BOY CULTURE RATING: ***1/2 out of ****
Magic Mike is...surprisingly good. It is what mainstream mall movies would all be like if directed by smart people who respect the medium even as they turn in products that need to entertain and make money but don't need to suck.
And there's cock within the first five minutes.
And don't ask whose cock—that's like [insert McConaughey twang] askin' what's for dinner when you know dang well you're gonna eat it either way.
When it was announced that Channing Tatum was making a movie all about his stripper days (my posts about which had some of the highest traffic I'd ever had up to that point—here, here, here and here), it sounded like the worst idea ever, like Showboys. With a cast fleshed out by the likes of Matthew McConaughey, Alex Pettyfer, Joe Manganiello, Matt Bomer and Adam Rodriguez, it still sounded like a bad idea, albeit one every chick and every gay guy knew we'd be first in line to see. The fact that it would be directed by Steven Soderbergh was the one thing eyebrow-raising piece of information that made it possible, if improbable, that Magic Mike would somehow rise above. And it did.
This ribald, raucous, accessible romp of a film (with a heart of gold) does not pretend to an earth-shattering piece of art like Boogie Nights, and it does have a few clichés (including that heart of gold) mixed in with the thongs and penis pumps and face-thrusts. But Magic Mike has above-average acting, a pleasing cinema verité vibe and enough wit to overcome the very few missteps, one of which includes a pig.
Channing Tatum is the new Mark Wahlberg, emerging from a popular but cheesy past on screen with a dynamic performance as Mike, a 30-year-old stripper who's got the moves but longs to launch his own business. Until he can swing a loan, he'll swing his moneymaker, giving the women of Tampa the business at a seedy strip joint run by aging cock jockey Dallas (McConaughey). Tatum's charm burns up the screen, as does his absolutely on-point stripper choreography, which should be recycled in Oscar montages dedicated to memorable movie footwork forEVER.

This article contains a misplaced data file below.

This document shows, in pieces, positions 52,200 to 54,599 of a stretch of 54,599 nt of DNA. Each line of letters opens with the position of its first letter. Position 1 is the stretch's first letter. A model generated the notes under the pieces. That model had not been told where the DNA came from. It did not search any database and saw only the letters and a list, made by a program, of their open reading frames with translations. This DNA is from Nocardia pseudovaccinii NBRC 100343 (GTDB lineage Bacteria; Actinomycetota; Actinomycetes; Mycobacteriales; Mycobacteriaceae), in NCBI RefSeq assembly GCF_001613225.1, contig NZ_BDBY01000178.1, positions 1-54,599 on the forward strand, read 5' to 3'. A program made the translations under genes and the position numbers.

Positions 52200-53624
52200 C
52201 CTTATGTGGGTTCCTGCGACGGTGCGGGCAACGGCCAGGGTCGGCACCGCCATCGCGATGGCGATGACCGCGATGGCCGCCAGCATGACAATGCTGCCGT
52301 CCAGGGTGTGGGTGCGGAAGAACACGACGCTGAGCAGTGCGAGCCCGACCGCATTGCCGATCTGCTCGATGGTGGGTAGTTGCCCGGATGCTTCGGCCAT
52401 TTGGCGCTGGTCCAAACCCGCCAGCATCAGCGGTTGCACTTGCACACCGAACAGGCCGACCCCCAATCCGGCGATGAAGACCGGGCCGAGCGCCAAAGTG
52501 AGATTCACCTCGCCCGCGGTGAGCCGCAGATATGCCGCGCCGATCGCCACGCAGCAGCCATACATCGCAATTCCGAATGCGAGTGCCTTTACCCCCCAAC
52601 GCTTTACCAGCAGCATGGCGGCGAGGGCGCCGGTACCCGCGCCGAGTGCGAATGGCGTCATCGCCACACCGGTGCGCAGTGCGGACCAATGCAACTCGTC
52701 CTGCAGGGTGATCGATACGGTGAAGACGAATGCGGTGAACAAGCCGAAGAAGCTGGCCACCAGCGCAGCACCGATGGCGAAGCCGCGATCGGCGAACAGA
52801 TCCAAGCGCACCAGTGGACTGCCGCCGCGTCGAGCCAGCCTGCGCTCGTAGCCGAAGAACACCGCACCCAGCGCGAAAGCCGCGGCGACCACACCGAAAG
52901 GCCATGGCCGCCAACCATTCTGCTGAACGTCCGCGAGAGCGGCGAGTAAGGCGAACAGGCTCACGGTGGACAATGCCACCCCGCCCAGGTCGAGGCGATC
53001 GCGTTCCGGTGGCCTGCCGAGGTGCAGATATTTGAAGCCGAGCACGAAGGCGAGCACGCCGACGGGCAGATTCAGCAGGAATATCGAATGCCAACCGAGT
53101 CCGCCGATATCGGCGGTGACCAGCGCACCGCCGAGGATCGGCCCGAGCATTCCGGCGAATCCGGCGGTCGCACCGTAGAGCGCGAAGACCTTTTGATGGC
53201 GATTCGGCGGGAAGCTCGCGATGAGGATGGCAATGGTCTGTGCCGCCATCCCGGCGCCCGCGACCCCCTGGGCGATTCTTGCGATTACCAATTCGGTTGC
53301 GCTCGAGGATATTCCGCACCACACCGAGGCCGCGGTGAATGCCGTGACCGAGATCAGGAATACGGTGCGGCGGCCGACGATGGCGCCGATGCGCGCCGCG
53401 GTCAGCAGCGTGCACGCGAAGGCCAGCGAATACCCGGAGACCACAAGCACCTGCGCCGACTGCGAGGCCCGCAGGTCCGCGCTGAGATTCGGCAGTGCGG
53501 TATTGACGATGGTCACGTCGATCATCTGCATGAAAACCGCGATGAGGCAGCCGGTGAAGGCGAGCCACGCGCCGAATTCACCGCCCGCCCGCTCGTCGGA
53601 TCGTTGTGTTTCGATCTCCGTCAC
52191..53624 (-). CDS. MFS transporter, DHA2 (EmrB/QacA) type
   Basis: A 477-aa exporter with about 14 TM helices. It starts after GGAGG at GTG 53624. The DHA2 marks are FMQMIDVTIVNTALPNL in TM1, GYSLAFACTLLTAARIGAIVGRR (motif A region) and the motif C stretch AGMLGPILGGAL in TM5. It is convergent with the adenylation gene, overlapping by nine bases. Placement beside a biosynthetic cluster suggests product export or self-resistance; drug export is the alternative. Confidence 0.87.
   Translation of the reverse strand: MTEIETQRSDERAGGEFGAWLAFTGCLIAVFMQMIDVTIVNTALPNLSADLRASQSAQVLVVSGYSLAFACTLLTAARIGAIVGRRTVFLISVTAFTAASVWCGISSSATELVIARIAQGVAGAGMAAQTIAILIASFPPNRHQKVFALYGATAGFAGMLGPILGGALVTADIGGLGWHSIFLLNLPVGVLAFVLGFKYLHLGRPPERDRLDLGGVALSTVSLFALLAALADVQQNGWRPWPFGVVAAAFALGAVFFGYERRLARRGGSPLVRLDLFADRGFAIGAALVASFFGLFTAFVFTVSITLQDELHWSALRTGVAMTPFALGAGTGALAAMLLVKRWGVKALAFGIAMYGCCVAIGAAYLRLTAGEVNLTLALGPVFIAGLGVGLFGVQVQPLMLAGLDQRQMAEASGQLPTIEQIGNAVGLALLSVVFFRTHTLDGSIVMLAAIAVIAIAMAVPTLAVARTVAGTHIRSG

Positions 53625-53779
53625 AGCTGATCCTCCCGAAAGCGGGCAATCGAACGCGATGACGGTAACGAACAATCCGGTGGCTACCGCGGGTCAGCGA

Also engaging is Pettyfer as "The Kid", a shiftless 19-year-old Mike takes under his wing and who is the perfect convert to the wild world of peeling off clothing for singles—he's blown a scholarship and has no ambition other than having fun and fitting in. He's also somewhat endearingly honest, at one point blurting out to the dazzling Mike, "We should be best friends!"
Somewhat less effective is Cody Horn as The Kid's disapproving but hands-off big sister. She has nice chemistry with Tatum—that they will end up together, in spite of Mike's hook-ups with voracious (and bisexual) shrink-in-training Joanna (an excellent Olivia Munn), is something the movie encourages you to root for from the moment they meet—but is otherwise a bit blank.
You know how all the hype about the Twilight films includes fawning profiles on the supporting cast, such as Kellan Lutz and Nikki Reed, and then you see the movies and the actors have like 25 seconds worth of screen time? Yeah, that's the issue here when it comes to the film's other famous flashers. We probably see the most flesh from Bomer (not counting a memorably jiggly ass shake by Rodriguez), whose pretty-boy character's outlook on sex gives Henny Youngman's most famous line a modern twist. Manganiello is woefully underused. I can't recall a single full sentence he uttered. Kevin Nash is someone I had no idea was even in the movie, a sort of Mickey Rourke type who rounds out the troupe.
Riley Keough, as some kind of a mystical slut, is merely a symbol of partying too hard, an interesting choice considering her grandfather's fate. She has a few intoxicating (and intoxicated) moments, though.
Probably the most unexpected MVP is Matthew McConaughey, who is lost in his role and yet thoroughly believable. When he does his ultimate strip toward the end, there is no question just how invested he was when making this movie—and he had to have wondered if it would turn out as well as it has.
I think what keeps Magic Mike from rising to the level of something like Saturday Night Fever is that it's not documenting a true cultural phenomenon that's in full swing, but rather one whose time has come and gone. (How many local male strip joints are there these days?)
But it's far better than it could have been, and worth every dollar bill you throw at it.
All animated gifs from The Frisky.